I was 8 months old when I arrived in the U.S. I was born in South Korea, but raised in Rochester, NY. As I took in my new home and began to adapt to a new way of living, I found myself struggling to fit in and fill in the gaps. I always knew that I was adopted, but I never understood what that actually meant. It began with my classmates who would point out my differences and question why I looked so different from my parents. Being the only Asian girl in class, I stood out and therefore couldn't avoid these questions. Embarrassed, I kept my adoption a secret. For years, I chose to remain hidden from the world in order to shield myself from any judgment or criticism. At the time, I once believed that no one would ever like me if they knew the real me.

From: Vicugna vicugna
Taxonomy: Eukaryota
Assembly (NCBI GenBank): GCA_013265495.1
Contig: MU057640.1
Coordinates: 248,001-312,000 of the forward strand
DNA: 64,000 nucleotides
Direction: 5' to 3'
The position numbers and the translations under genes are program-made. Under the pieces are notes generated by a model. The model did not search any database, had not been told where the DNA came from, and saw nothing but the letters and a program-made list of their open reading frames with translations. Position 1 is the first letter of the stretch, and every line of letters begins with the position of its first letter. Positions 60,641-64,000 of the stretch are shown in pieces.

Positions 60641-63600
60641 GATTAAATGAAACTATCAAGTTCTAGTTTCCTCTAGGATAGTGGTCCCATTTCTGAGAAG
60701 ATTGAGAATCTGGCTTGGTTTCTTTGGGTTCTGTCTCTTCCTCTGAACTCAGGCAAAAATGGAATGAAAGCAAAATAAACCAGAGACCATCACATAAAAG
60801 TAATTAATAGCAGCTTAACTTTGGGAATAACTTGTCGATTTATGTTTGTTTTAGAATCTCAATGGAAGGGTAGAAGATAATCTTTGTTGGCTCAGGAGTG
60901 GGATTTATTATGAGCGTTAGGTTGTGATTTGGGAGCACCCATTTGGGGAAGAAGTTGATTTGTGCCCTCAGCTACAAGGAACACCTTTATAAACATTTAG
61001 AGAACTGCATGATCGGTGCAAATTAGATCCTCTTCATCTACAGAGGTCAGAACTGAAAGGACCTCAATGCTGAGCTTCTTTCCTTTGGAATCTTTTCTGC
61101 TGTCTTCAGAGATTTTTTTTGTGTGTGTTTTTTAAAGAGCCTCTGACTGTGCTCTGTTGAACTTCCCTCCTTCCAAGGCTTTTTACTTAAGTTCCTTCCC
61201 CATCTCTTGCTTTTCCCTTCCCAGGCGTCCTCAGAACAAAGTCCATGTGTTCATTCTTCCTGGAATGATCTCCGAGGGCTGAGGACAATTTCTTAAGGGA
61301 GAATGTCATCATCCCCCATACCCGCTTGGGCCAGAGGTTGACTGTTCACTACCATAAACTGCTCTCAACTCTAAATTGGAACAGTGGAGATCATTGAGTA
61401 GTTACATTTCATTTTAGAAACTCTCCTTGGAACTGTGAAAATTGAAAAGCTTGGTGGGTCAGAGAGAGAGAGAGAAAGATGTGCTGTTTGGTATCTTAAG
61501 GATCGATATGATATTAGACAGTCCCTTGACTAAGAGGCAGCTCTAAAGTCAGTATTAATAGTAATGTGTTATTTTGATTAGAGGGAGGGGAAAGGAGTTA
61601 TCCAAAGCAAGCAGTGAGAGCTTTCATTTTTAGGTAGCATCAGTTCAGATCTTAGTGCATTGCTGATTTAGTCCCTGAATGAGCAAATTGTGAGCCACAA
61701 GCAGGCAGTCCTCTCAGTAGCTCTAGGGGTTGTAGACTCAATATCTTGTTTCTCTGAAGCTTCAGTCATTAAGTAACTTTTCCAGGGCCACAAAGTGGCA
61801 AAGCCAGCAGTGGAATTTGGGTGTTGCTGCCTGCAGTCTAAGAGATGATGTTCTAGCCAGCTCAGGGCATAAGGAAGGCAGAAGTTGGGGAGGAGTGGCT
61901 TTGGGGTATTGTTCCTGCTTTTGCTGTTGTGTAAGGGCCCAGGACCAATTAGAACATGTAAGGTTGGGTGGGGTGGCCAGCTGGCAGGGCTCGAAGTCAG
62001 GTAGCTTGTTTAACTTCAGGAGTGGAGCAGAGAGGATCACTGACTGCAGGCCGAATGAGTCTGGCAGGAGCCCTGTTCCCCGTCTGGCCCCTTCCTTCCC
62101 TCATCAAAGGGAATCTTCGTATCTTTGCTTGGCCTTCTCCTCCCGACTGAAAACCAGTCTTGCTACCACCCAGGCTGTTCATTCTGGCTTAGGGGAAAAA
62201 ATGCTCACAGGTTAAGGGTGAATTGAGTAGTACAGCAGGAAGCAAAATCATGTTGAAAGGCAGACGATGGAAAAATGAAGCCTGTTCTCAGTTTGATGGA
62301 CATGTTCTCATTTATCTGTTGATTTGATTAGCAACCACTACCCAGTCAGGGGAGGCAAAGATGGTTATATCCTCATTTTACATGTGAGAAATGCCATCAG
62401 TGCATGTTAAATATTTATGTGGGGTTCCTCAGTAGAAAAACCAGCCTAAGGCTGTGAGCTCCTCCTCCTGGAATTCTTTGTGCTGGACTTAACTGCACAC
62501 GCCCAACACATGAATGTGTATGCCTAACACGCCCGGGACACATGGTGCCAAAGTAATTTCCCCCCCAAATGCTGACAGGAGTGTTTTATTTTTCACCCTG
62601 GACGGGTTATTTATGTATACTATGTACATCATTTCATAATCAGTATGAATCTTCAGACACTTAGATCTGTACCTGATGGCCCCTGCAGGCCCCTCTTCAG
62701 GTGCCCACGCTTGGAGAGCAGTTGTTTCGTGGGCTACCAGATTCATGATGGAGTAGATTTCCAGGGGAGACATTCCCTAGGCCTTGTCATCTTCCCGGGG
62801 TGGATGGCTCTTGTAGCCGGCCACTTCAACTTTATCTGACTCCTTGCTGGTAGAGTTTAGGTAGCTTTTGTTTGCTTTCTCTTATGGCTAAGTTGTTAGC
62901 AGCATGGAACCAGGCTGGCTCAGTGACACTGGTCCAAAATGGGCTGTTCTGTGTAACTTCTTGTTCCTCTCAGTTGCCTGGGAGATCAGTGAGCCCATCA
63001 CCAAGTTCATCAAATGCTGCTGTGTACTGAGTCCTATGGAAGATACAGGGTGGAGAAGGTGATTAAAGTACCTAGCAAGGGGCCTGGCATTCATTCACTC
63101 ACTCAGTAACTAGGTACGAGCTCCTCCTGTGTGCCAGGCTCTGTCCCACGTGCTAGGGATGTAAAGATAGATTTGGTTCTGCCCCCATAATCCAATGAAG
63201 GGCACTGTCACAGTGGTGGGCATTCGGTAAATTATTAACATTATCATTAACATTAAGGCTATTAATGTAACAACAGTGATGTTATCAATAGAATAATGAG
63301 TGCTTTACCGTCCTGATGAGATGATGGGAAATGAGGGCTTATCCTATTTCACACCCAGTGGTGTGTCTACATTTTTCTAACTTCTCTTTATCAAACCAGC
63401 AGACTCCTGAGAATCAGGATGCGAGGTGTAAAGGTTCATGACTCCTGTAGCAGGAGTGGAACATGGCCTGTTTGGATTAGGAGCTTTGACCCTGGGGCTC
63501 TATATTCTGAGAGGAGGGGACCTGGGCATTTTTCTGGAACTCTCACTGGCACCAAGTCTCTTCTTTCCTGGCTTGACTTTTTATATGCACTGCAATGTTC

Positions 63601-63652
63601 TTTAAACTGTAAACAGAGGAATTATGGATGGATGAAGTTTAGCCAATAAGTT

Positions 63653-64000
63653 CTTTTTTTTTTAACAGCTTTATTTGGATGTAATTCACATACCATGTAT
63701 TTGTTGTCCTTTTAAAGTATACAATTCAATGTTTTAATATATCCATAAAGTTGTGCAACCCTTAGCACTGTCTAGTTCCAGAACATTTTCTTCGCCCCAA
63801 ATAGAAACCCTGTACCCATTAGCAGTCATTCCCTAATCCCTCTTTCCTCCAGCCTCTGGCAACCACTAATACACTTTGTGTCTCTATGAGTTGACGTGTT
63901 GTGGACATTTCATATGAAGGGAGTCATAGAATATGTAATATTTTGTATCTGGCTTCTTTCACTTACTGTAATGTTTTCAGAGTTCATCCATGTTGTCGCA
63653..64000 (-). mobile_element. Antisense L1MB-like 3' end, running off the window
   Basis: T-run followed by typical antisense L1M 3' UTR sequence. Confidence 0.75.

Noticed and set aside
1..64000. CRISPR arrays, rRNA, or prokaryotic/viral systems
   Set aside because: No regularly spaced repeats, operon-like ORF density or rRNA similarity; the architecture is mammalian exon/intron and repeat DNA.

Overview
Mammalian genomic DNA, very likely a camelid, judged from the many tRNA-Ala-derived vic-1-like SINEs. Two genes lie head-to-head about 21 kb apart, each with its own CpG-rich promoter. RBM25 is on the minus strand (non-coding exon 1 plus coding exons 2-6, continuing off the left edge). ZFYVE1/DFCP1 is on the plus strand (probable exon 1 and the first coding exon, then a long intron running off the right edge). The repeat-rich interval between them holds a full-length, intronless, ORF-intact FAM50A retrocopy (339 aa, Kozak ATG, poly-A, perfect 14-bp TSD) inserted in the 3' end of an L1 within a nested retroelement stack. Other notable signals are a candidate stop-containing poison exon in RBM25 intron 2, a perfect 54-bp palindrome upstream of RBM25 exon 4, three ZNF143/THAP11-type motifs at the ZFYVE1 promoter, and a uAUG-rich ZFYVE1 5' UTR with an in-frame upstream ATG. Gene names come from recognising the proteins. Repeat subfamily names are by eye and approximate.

It wasn't until I started using art as an outlet where I became strong enough to face my inner demons and to finally accept who I truly am. I would fully immerse myself in my artwork during a time of loss, confusion or sadness. For me, it is the only way that I am able to heal and move on. Instead of trying to escape reality, I was uncovering a part of me that I've tried to erase for so long. After years of convincing myself that I could never belong because I am Asian and an adoptee, I finally realized what mattered is what I feel in my heart, knowing that I have a purpose and to not let those who judge or misunderstand me change who I am. Accepting myself meant embracing my Korean heritage and has led me to explore more about my background.